The Philippines has placed its military and police force on their highest security alert level to head off possible terrorist attacks during this week's Asia-Pacific Economic Cooperation (Apec) summit.
More than 7,000 world leaders and delegates have begun gathering in Manila for the annual series of meetings from today until Thursday.
Chief Superintendent Wilben Mayor, spokesman for the Philippine National Police, told reporters the nation's entire police force is on "red alert" after the series of attacks in Paris that left at least 129 dead.
Colonel Restituto Padilla said the military is also on full alert, while Interior Minister Senen Sarmiento said security forces around metropolitan Manila are now "beyond the regular deployment scale".
"Our security officials are monitoring and assessing the situation, and are taking necessary precautions to ensure the safety, security and well-being of all delegates… There is nothing to worry about. The situation is under control," Foreign Ministry spokesman Charles Jose said in a text message.
Over 20,000 policemen, soldiers, firemen and rescue, emergency and first-aid workers have been enlisted to help secure the 17 heads of state who will attend the Apec Economic Leaders' Meeting on Wednesday and Thursday, including United States President Barack Obama and Chinese leader Xi Jinping.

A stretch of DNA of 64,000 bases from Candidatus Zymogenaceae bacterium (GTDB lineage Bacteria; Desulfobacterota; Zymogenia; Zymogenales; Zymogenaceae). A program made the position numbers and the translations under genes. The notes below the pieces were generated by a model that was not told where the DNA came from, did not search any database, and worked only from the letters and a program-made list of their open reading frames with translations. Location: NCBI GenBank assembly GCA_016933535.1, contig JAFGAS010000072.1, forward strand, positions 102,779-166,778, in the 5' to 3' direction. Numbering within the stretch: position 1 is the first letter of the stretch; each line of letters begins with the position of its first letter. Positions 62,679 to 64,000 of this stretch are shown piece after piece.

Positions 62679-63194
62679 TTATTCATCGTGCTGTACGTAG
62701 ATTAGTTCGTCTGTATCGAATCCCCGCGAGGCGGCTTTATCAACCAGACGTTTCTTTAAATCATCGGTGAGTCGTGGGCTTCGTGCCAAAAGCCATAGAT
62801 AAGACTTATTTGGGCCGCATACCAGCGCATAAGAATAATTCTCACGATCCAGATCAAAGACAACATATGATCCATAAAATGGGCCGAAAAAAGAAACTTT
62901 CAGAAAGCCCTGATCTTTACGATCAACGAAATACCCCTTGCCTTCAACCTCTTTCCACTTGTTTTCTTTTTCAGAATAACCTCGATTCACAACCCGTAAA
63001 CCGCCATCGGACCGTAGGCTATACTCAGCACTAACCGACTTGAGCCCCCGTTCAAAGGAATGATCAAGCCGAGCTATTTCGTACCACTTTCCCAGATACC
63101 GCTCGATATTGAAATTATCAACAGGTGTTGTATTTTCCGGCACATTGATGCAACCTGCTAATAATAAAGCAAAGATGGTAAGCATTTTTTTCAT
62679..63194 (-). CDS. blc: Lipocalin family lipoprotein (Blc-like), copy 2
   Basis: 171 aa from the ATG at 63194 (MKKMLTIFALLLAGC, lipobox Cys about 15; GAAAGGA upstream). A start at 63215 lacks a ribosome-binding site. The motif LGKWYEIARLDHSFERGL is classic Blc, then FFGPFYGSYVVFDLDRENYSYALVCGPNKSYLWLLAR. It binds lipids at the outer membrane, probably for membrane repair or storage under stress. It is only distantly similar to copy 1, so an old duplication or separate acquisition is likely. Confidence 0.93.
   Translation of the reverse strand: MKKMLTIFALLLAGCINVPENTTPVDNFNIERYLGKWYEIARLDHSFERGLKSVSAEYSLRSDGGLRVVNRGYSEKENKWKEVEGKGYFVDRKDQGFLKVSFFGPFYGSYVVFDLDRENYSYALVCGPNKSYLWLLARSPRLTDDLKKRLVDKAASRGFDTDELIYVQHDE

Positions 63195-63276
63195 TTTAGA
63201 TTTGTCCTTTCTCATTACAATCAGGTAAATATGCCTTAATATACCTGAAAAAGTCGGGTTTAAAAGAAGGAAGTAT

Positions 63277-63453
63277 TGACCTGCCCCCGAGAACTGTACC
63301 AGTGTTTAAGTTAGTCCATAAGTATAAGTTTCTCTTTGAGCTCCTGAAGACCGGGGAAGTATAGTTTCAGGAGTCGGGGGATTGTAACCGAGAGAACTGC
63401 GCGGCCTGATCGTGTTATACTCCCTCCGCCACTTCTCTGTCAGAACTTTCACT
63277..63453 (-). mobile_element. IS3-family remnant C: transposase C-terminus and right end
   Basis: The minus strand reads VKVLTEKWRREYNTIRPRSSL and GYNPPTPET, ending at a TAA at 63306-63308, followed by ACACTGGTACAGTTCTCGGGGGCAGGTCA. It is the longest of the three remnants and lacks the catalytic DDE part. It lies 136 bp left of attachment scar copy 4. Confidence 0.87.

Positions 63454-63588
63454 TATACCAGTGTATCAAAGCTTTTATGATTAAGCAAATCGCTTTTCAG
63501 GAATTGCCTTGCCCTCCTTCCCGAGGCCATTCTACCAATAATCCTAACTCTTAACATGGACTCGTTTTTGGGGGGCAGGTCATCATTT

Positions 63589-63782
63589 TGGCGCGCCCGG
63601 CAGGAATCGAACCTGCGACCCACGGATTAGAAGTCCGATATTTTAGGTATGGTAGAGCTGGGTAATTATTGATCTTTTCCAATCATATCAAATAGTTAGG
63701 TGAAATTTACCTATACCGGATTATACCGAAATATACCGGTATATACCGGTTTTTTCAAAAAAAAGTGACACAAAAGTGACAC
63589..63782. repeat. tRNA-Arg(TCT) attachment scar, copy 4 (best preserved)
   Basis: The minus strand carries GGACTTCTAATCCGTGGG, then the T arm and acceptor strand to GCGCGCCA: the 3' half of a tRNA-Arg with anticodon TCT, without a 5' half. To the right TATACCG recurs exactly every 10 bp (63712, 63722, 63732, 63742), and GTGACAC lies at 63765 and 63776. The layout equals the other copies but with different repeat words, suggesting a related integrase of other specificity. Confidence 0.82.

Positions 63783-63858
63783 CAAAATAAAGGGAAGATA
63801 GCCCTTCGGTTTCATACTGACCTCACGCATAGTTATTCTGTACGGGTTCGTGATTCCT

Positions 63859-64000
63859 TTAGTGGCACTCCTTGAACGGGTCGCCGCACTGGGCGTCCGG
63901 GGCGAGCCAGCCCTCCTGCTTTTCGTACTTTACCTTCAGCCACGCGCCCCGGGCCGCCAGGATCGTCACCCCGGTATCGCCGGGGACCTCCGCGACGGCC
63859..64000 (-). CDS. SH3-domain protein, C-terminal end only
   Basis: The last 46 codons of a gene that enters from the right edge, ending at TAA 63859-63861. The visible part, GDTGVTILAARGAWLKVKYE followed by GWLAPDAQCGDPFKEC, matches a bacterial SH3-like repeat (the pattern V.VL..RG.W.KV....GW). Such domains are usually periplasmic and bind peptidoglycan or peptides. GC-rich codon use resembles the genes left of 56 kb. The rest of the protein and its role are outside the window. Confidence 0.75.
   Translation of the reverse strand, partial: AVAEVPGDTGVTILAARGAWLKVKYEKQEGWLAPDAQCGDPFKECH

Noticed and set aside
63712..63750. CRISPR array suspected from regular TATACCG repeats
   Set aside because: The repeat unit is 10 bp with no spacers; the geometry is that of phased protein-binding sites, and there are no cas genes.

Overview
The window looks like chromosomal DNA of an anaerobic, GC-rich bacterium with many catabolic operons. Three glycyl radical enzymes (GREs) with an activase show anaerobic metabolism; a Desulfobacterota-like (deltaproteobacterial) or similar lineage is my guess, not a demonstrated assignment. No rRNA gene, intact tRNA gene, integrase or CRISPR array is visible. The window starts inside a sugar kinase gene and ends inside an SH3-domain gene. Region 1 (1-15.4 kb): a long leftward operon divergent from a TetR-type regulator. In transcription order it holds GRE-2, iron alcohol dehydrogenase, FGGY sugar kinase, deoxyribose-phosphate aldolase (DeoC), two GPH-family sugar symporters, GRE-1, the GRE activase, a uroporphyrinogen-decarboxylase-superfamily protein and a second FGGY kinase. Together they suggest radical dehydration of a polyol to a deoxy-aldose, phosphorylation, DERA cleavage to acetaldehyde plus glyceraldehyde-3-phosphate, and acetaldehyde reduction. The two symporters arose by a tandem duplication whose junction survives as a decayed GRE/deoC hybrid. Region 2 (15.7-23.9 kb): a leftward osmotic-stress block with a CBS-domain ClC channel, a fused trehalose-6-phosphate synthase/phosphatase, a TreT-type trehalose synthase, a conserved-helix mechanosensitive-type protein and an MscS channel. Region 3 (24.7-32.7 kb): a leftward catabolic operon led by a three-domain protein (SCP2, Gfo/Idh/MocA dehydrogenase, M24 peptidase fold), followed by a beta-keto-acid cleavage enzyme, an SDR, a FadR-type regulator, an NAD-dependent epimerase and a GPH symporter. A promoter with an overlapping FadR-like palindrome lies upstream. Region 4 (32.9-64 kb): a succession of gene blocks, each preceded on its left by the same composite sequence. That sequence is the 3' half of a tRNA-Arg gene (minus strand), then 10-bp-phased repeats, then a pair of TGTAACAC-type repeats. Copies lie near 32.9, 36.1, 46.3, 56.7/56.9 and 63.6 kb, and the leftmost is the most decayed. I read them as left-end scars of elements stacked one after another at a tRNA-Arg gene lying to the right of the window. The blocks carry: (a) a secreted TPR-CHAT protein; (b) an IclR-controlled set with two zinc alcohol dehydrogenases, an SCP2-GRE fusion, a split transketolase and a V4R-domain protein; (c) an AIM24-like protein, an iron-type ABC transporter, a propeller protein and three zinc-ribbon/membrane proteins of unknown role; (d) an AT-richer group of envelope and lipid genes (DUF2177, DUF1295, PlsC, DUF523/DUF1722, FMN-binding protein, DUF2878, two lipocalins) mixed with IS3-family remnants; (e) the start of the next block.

Chilean President Michelle Bachelet arrived yesterday, the first head of state to land in Manila.
With dry runs held since early Saturday, Manila is already on lockdown. At least two major highways are being closed to traffic. The capital is on a week-long holiday, and the skies over the capital will be a no-fly zone for three days this week.
In a statement issued after the Paris attacks, Philippine President Benigno Aquino said: "There is no credible threat registered at this time."
Chief Supt Mayor said: "No specific threat has been monitored in the country, but target-hardening measures on vital installations, particularly airports, seaports, train stations and other public areas have been further elevated to maximise deterrence against unforeseen events."